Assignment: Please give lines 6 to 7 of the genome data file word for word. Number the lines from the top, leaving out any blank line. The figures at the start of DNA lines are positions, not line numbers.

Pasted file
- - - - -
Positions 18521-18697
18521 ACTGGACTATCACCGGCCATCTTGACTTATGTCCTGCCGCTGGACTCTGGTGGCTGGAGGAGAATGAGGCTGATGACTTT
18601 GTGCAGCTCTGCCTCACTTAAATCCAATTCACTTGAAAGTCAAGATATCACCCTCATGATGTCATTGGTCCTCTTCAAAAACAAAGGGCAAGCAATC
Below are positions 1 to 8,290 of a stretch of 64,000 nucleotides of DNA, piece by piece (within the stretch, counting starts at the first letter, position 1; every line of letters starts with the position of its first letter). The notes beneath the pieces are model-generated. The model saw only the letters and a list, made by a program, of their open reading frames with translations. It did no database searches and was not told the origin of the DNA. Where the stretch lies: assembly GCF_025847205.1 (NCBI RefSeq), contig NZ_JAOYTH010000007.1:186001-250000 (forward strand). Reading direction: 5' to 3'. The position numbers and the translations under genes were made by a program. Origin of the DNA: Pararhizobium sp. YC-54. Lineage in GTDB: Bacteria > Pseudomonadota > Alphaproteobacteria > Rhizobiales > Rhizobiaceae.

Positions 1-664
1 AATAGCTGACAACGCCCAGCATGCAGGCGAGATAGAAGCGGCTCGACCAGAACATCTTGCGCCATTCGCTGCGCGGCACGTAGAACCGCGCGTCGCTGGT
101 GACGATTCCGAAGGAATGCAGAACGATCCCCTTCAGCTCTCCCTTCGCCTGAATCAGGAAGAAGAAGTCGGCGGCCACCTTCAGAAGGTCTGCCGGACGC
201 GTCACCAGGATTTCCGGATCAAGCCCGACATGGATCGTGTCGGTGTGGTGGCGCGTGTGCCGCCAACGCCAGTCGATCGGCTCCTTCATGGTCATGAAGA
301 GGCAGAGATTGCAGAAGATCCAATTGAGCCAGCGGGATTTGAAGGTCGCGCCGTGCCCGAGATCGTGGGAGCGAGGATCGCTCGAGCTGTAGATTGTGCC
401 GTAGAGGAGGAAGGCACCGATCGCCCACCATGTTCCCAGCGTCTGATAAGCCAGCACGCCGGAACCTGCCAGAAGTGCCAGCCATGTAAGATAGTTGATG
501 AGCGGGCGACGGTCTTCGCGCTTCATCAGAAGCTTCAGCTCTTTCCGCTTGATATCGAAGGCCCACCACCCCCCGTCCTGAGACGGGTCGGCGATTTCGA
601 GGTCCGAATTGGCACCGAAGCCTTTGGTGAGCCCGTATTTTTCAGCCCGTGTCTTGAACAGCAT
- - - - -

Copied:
1 AATAGCTGACAACGCCCAGCATGCAGGCGAGATAGAAGCGGCTCGACCAGAACATCTTGCGCCATTCGCTGCGCGGCACGTAGAACCGCGCGTCGCTGGT
101 GACGATTCCGAAGGAATGCAGAACGATCCCCTTCAGCTCTCCCTTCGCCTGAATCAGGAAGAAGAAGTCGGCGGCCACCTTCAGAAGGTCTGCCGGACGC